Don't Apologize for Talking Politics
As we enter the height of the holiday season, you may find yourself across the dinner table from friends and family who do not share your views on the election or who don’t want to talk about the incoming administration. Some of us may be chomping at the bit to get into an argument, and some will shy away under the pretense of holiday appeasement. Let’s have constructive conversations with everyone about what’s at stake for all of us under the Trump administration. And let’s not apologize for talking politics! This is our future we’re talking about.
1. EMPATHY IS THE FIRST STEP and it is the hardest part of talking across difference. Fear is felt on both sides of this political divide and it is very hard to be open to new ideas when someone is fearful. Work towards empathy and finding common ground with those you disagree with. “If you are able to accept someone and validate how they see the world, even if it’s contrary to your own view, then they might actually stop feeling so threatened with you. And then, you could actually have a conversation with them about what they’re so scared about.”
2. VOICE YOUR CONCERNS clearly and advocate for yourself. Those who voted for Trump may not have taken his racist, sexist, and extremist speech seriously then, but don’t let them ignore it now.
3. THESE CONVERSATIONS ARE THE LONG GAME. You won’t change anyone’s mind over dinner or even a holiday weekend, but if you are able to direct the conversation towards an environment of tolerance, then you are at a good place for continued future conversations.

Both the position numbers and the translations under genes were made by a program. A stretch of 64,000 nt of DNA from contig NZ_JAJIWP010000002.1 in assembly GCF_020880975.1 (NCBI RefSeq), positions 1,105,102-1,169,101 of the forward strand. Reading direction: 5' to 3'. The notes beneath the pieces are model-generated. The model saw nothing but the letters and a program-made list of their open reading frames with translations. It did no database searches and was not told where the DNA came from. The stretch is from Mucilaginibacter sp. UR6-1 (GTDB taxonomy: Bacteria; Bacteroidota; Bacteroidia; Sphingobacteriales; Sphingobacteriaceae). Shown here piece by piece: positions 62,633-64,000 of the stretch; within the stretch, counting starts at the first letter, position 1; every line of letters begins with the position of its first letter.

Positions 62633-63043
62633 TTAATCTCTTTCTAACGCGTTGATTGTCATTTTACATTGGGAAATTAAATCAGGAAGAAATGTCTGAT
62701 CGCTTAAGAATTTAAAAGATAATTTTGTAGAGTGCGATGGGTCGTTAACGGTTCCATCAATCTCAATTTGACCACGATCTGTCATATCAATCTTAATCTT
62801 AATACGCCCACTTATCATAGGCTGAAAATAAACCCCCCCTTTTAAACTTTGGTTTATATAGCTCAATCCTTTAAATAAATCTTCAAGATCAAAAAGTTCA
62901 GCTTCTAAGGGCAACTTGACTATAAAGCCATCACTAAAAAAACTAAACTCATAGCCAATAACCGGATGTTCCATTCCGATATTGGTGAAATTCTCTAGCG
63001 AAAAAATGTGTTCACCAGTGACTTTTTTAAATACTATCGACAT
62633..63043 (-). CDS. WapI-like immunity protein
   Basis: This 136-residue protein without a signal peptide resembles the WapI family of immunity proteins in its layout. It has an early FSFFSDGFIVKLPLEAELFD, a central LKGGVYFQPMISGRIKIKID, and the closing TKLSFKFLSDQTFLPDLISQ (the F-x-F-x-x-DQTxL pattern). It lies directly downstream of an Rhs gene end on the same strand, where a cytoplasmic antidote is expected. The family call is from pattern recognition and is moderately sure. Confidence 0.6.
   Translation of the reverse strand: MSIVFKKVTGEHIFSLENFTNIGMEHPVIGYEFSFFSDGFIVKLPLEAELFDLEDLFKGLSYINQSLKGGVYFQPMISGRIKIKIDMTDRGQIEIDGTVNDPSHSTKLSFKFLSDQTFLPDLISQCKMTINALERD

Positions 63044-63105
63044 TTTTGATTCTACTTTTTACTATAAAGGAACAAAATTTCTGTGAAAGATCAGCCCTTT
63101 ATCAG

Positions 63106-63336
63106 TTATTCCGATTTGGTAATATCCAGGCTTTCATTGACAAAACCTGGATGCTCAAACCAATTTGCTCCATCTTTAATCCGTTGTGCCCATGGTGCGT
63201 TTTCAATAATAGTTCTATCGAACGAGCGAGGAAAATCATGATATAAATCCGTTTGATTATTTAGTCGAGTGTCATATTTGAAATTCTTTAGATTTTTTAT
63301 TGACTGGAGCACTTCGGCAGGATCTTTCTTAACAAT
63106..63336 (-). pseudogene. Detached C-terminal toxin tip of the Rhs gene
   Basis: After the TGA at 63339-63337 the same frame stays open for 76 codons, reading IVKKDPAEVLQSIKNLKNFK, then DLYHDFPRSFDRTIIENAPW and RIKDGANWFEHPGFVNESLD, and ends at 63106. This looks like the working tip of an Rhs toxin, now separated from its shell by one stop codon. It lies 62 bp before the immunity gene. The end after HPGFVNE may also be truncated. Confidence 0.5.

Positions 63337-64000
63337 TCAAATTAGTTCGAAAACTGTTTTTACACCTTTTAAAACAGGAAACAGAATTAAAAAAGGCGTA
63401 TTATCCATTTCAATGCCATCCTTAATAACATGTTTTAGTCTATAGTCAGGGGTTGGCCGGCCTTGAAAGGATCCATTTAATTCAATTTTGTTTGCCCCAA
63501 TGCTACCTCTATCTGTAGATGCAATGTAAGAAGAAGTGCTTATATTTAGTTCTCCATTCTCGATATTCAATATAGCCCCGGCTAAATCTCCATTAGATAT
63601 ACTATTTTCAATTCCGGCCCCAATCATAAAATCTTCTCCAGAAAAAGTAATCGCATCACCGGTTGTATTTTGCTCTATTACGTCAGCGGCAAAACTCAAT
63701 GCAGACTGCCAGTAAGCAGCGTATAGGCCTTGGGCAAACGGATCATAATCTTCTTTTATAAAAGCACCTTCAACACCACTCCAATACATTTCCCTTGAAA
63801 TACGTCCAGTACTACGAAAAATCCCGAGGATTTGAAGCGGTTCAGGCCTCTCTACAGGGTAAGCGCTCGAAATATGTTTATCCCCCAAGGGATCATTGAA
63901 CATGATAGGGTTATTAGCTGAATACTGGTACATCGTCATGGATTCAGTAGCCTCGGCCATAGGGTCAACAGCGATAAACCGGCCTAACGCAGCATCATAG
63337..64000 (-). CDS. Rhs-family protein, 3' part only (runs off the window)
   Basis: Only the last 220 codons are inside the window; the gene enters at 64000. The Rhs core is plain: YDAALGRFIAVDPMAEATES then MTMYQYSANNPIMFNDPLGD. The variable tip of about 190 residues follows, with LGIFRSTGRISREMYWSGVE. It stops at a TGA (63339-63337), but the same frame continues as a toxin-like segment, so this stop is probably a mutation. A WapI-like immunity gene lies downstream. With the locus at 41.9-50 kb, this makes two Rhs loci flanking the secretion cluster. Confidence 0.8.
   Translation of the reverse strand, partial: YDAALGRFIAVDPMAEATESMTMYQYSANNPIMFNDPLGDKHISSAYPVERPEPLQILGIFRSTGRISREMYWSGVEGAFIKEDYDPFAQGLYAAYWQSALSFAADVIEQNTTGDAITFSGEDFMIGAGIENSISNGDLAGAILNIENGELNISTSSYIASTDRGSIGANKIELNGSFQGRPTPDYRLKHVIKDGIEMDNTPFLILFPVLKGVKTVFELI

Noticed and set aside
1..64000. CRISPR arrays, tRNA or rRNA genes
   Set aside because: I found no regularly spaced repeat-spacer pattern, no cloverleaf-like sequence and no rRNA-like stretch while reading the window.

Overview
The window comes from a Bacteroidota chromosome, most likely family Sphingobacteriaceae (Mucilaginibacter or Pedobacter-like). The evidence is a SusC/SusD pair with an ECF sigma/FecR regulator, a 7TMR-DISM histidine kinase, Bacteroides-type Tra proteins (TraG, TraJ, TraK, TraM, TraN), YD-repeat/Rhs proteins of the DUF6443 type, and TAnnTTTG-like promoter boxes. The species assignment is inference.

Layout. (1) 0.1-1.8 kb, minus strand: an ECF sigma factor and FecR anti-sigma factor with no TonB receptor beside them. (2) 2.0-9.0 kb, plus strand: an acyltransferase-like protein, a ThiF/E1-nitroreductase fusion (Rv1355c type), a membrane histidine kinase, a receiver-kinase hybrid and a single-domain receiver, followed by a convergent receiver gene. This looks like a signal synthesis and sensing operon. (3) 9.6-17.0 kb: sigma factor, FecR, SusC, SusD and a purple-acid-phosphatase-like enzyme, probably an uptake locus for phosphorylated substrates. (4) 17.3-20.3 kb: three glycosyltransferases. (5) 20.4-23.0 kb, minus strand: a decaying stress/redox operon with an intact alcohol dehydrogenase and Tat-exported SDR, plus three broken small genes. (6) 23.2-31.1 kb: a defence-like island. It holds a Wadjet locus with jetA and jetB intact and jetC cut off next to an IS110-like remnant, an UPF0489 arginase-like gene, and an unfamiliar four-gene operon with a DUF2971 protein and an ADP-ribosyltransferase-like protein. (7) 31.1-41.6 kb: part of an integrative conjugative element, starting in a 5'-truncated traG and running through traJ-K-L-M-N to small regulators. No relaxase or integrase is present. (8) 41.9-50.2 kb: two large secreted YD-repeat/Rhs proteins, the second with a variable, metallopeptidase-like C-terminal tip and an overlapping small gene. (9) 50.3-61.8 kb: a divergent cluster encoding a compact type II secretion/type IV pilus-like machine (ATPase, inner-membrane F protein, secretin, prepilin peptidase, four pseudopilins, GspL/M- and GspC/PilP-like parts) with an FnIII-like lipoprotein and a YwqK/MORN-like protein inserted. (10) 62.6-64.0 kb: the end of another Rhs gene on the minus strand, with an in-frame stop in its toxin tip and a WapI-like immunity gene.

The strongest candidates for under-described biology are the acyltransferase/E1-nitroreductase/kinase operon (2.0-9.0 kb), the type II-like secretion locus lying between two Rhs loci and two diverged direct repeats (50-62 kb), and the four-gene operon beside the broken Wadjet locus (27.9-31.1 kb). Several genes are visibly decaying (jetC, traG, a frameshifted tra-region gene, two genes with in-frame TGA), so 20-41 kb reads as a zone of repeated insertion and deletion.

4. READ this conversation toolkit if you're a white person, which includes tips for speaking up for racial justice.
5. TEXT SOS TO 82623 if you get stuck with the above and SURJ will send you talking points to help you through these tough conversations (they'll even jump on a call to coach you through).
6. IF YOU ABSOLUTELY DO NOT FEEL PREPARED TO SIT DOWN WITH FAMILY OR IN-LAWS WHO SUPPORTED TRUMP, IT'S OK TO STAY AWAY THIS YEAR. If you do, it's important to tell them, unemotionally if possible, that you love them but that you feel hurt and scared and that their vote was one that affects you (or your friends) personally, and therefore feels like a personal affront, so you don't feel prepared to share a meal with them at this moment. Dan Savage says that our only leverage as adults is our presence in our family's lives, and when we use it we need to let them know that. A therapist we consulted also said its important to state your feelings about this situation clearly, but then avoid falling down the rabbit hole into a fight. So be clear, be kind, and let them know that their actions have consequences.